Arcturus: My School Year Hourglass

As summer comes to an end I look forward to a change in the weather, football season, hockey season, and seeing who will reign as the winner of the World Series.  Even more important to me is the start of the school year.  While it is more “work” than “school”, it is still that time for me to refocus on leaving behind eight weeks of vacation and setting goals for myself, the teachers, and the students for the next ten months.  Just looking ahead, once I get past a choppy schedule in September, I’ll see Halloween candy on display in the pharmacy, be shopping for the holidays, and making plans for Thanksgiving.  Soon we will be able to enjoy those cool, crisp October and November evenings that bring good seeing conditions to a bright New York City – way better than the humid, cloudy, and rainy summer that we had.

One thing I always remember about my summer vacation as a kid was looking out of my west facing bedroom window before going to bed.  Each night I noticed that the Sun would set earlier and earlier and this twinkling star would be out there setting earlier and earlier as well.  While I would see this twinkling star low in the west at almost midnight after watching two episodes of the Honeymooners on TV in early July, the setting of that star by 9pm in early September meant that it was time to get to bed earlier as the new school year was approaching – depressing at best.  Now that life has made me wiser, I now know that the star I was looking at as a kid is named Arcturus.  While I could just load up this article with data that anyone could find online anyway, I would like to point out a few things and maybe change your thinking about this star.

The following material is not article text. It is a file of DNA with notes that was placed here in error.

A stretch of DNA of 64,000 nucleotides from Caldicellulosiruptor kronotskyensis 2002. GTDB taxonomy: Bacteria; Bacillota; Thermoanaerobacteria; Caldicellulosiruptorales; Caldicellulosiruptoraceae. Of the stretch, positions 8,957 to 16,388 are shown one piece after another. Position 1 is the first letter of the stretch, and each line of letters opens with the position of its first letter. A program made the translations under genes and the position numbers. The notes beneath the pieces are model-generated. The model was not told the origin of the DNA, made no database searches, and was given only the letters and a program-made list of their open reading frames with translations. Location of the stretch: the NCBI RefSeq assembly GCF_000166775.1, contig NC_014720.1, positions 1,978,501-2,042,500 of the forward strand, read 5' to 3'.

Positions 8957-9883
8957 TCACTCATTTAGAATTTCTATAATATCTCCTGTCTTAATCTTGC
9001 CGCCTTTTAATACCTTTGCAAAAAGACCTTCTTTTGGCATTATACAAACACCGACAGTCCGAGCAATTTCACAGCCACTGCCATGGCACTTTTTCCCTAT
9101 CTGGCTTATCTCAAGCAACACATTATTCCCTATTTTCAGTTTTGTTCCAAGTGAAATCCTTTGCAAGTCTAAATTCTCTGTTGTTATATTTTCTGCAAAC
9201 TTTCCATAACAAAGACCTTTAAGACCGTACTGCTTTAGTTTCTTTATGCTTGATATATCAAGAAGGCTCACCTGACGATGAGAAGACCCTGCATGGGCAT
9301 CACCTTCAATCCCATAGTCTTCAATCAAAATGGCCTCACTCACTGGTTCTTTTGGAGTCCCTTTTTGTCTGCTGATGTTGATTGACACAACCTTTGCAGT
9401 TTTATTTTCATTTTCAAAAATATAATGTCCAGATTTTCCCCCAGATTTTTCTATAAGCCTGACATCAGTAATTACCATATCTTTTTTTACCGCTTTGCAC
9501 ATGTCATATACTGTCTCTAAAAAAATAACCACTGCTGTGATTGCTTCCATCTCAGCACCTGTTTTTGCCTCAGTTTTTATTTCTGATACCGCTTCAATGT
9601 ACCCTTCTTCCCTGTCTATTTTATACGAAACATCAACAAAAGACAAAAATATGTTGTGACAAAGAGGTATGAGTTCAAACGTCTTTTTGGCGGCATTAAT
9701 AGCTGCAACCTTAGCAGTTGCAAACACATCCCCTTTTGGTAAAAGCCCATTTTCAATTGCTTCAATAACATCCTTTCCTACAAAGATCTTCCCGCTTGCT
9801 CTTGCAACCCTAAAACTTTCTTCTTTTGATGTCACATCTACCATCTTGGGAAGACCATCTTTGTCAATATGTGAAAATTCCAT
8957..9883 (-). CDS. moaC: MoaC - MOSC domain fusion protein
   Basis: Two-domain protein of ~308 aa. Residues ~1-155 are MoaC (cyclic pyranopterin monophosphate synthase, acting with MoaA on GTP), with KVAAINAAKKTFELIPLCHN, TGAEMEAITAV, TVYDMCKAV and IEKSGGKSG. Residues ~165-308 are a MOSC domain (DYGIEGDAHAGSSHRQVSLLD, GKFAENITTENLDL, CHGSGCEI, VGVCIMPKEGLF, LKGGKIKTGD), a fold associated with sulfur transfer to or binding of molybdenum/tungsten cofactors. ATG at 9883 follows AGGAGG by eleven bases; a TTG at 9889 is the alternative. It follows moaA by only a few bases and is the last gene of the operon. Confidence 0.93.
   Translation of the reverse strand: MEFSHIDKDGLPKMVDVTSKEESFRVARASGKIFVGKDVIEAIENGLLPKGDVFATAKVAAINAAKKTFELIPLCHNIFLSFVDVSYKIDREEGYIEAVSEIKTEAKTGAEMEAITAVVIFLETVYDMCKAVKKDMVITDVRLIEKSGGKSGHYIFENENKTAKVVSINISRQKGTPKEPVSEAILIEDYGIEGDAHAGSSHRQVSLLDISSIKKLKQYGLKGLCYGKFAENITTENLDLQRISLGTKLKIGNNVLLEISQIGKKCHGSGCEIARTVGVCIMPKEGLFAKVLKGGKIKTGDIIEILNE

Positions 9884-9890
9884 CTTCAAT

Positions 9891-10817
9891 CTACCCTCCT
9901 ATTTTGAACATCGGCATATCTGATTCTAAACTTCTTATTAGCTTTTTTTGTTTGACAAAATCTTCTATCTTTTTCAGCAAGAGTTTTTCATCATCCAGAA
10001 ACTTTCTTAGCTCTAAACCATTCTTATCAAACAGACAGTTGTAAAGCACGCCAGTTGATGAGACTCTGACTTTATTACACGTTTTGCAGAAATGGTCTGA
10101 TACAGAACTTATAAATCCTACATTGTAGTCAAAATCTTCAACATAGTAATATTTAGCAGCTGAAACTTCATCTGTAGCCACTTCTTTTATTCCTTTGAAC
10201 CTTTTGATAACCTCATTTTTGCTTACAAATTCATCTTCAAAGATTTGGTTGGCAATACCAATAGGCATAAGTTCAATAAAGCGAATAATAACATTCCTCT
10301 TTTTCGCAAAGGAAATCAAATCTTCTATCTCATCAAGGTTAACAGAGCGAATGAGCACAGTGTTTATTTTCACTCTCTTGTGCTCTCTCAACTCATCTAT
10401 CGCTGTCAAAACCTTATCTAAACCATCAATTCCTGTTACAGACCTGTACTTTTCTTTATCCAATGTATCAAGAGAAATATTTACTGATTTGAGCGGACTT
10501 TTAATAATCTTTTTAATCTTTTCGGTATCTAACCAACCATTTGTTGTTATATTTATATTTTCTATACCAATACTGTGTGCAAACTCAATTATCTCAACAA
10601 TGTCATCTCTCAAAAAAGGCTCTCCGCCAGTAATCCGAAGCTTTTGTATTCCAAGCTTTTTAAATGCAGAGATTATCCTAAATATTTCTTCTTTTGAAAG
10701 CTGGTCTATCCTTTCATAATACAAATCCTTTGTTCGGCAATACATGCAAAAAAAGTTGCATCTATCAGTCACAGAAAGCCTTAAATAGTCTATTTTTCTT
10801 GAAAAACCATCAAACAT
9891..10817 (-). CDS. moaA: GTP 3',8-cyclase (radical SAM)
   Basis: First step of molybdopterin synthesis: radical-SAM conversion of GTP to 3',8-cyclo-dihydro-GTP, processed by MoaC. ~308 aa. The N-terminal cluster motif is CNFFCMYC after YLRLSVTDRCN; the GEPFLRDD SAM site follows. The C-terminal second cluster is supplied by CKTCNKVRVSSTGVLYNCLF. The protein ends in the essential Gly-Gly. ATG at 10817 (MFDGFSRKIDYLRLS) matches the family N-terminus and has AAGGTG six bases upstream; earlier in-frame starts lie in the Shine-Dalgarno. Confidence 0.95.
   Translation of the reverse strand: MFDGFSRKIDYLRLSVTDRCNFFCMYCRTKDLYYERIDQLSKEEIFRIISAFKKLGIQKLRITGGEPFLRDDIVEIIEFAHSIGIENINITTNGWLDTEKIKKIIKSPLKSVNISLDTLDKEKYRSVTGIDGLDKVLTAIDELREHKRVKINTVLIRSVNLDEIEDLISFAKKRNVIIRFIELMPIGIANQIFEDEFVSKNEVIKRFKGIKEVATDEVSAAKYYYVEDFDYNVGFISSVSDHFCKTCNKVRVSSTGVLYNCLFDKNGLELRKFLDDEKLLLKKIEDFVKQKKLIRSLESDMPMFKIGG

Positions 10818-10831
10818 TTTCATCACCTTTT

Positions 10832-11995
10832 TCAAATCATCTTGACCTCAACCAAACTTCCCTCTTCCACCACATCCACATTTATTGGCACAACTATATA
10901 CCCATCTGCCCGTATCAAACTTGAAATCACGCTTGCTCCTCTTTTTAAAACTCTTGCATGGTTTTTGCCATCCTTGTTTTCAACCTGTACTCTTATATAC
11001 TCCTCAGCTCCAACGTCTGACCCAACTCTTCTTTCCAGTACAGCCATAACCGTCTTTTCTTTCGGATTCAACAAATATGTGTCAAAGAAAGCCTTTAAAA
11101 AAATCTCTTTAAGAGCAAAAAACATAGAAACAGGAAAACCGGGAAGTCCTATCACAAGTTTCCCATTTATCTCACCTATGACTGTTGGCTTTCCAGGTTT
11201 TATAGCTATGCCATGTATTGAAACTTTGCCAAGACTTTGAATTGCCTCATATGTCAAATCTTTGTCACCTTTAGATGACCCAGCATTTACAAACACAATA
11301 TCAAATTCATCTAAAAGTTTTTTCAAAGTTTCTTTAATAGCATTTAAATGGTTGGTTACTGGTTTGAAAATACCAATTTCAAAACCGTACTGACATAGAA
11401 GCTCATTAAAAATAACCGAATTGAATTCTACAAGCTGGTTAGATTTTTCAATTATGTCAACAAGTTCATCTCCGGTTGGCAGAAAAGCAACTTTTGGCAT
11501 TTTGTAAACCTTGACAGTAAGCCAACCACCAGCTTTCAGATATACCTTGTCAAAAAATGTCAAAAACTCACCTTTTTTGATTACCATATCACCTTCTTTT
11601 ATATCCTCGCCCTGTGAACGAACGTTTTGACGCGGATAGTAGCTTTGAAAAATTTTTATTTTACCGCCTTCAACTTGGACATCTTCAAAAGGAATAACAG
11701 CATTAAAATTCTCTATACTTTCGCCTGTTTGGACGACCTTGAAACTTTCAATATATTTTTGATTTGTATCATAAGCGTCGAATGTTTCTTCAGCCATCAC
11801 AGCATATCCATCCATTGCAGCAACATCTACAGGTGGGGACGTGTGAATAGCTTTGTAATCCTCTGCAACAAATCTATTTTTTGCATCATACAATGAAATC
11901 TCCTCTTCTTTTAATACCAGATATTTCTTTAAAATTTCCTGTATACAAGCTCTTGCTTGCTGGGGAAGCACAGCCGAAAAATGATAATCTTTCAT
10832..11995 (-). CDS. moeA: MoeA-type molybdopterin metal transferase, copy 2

Located about 37 light years from Earth, Arcturus is classified as a Red Giant on the Hertzsprung-Russell Diagram.  Sadly, the classification of our “Bear Guardian” as a Red Giant is the “beginning of the end” for a star, giving it not much time before it becomes a predicted white dwarf.  Some might refer to Arcturus as Alpha Bootis due to it being the brightest star in the constellation Bootes.  It should also be noted as one of the brighter stars that we can see in our hemisphere.  Interestingly, while we place so much emphasis on finding the Summer Triangle (Altair, Deneb, and Vega) and Winter Triangle (Sirius, Betelgeuse, and Procyon) during the year, the Spring Triangle is also something noteworthy as it contains Spica, Regulus (or Denebola depending upon who you ask), and my “school year hourglass”, Arcturus.  Even better, it is one of the stars that make up the “Diamond of Virgo” (Spica, Denebola, Cor Caroli, and Arcturus).  While it is about ten percent more massive than our Sun, it greatly out sizes the Sun by about 25 times, appropriate for a Red Giant.

The spring triangle (above) and Diamond of Virgo (right)

While Arcturus does not have a detected substellar companion as of yet, it does have my undivided attention from the end of June until the beginning of September each year.  Besides being a great help in finding M3 and M5, it was very helpful in helping me make a wish each night before going to bed as a child and is still helpful in reminding me that it is soon time to get back to work.  Give it a few more years and Arcturus will be there to remind me that others will be returning to the school building in September while I get to sleep until 8am – definitely something to look forward to.